Many of the biggest carmakers reported double-digit sales gains last month compared with a year earlier. Americans continued to replace their aging vehicles even though economic news was mostly downbeat.
Toyota, as expected, led sales increases with an 87 percent rise from a year earlier. In May off 2011, the company ran short of cars and trucks after an earthquake in Japan crippled its factories. But its showrooms were stocked with vehicles again.
Chrysler reported a 30 percent increase, followed by VW at 28 percent and Nissan at 21 percent. Ford sales rose 13 percent and GM was up 11 percent.
The results show that pent-up demand is overpowering any fears about the economy, analysts say. Unemployment in May rose for the first time in 11 months, increasing slightly to 8.2 percent. The stock market had its worst month in two years, and consumer confidence was shaky.
But people are buying because they have to replace aging cars and trucks that they kept through the Great Recession. The average age of a vehicle on U.S. roads is now pushing 11 years, and they are simply wearing out.
"You have so many old vehicles on the road," said Tom Libby, lead analyst for the Polk automotive research firm. He sees auto sales continuing to grow through the next two or three years.
People also feel they have a bit more money because gasoline prices have tumbled. They now average $3.61 a gallon - 33 cents below the peak of $3.94 on April 6. Some experts say gas could fall as low as $3.40 between now and Labor Day.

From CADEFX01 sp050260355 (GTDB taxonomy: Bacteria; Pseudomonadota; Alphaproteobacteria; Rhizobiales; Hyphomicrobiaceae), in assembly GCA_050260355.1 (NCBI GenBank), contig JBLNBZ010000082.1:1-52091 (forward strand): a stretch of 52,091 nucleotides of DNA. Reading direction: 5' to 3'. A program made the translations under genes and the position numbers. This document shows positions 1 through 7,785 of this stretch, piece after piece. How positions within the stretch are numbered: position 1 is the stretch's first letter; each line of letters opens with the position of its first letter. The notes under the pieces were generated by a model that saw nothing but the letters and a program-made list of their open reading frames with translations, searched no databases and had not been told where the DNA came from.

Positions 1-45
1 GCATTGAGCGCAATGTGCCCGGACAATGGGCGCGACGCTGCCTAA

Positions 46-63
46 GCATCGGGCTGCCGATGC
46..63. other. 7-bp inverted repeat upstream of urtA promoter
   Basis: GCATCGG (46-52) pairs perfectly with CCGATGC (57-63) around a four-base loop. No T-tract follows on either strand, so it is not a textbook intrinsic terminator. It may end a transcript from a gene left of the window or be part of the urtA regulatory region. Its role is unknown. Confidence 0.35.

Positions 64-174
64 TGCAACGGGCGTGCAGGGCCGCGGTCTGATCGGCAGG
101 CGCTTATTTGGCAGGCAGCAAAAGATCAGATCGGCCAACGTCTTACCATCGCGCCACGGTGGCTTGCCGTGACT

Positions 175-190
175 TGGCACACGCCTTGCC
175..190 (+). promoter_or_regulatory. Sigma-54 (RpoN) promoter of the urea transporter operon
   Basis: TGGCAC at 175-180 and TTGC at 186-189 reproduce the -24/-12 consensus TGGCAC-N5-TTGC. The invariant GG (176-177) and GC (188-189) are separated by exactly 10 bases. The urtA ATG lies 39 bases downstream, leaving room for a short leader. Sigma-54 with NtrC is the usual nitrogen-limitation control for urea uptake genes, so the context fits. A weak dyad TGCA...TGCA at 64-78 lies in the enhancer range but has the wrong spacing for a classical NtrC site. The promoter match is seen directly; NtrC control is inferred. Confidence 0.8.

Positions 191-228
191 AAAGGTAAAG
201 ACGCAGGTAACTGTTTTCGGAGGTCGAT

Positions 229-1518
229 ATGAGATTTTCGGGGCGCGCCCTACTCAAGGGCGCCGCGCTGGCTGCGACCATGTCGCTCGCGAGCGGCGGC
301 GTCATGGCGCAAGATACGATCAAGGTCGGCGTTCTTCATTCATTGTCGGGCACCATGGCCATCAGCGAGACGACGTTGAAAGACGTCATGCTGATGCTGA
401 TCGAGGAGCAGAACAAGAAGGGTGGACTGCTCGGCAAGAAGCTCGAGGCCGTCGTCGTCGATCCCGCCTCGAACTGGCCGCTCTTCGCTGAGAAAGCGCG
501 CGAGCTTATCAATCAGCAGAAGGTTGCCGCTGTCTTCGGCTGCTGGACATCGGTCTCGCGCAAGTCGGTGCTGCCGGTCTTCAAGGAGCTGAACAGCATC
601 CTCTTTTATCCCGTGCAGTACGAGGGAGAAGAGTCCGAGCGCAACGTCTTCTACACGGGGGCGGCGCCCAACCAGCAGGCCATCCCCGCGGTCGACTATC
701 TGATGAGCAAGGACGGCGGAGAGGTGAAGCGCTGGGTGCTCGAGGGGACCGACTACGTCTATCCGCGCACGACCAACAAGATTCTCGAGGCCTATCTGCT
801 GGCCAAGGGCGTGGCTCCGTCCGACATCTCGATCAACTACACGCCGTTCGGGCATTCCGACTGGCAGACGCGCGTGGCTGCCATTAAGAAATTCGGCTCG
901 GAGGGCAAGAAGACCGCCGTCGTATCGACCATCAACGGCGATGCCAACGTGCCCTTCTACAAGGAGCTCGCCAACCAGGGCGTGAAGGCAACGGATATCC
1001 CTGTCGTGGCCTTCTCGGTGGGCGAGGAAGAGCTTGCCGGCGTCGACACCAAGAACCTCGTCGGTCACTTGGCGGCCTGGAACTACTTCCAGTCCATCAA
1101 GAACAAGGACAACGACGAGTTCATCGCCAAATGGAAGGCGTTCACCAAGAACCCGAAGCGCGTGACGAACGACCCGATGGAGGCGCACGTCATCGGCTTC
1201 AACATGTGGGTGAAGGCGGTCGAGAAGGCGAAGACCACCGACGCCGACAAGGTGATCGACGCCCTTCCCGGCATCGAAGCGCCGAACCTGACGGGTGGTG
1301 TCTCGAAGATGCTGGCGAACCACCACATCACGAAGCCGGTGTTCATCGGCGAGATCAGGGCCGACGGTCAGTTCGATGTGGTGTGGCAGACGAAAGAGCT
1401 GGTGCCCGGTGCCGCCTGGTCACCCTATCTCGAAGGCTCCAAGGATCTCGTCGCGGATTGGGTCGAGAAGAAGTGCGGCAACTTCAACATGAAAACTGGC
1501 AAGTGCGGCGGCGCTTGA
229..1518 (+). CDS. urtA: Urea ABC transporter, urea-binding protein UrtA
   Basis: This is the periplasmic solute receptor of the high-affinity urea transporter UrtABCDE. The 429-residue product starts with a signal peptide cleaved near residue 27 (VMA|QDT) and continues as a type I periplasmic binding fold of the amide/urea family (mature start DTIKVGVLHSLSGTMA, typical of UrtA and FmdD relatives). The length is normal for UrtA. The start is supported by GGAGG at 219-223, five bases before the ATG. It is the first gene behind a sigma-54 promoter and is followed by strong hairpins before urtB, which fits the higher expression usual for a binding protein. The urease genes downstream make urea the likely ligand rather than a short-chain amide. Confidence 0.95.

Toyota will release sales figures later in the day, but analysts expect good sales from the Camry sedan, the new Prius V gas-electric hybrid wagon and Prius C subcompact. Analysts say Toyota is rapidly regaining market share it lost to Hyundai, General Motors and Ford in the months following the earthquake.
Pickup truck sales also appear to be rebounding. GM, Ford and Chrysler all reported that truck sales rose more than 20 percent last month.
Ford's F-Series pickups, the top-selling vehicle in the U.S., saw sales rise 29 percent over last May. Ford says demand for trucks has followed an increase in new home construction since the start of this year.
The strong sales of cars and trucks are a good sign for the economy, which has given off mixed signals of late. A survey released this week by the Conference Board suggested consumer confidence fell sharply in May, although a separate survey by Thompson Reuters and the University of Michigan showed consumer sentiment at its highest level in four-and-a-half years, partly because gasoline prices have dropped.
Consumer confidence is closely watched by car companies, since consumers need to have faith in the economy before they're willing to spend on big-ticket items.
May's sales pace is so strong that forecasting firm LMC Automotive raised its 2012 forecast to 14.5 million, up from 14.3 million.
That pace, while above the dismal sales of 10.4 million in 2009, remains below what would be normal in a healthy economy, said Jeff Schuster, LMC's senior vice president of forecasting. The monthly pace should be between 15.5 million and 16 million based on the number of households and the country's population, Schuster said.
But LMC is predicting sales of 15.2 million next year, which is closer to the healthy economy number. Schuster said sales haven't recovered as quickly as they have historically after recessions. The Great Recession ended nearly three years ago in June of 2009.
Still, U.S. automakers can now break even when sales are in the 10 million-range because they downsized dramatically during the recession. And with the pace of sales running at 14 million since the beginning of the year, profits have been strong.
Schuster cautioned that bad economic news can take a while to affect people's spending. But he also sees pent-up demand keeping auto sales strong through a sluggish economy.
"As long as there isn't a shock or a further deterioration of the economy on a broader scale, I think auto sales can power through right now," he said.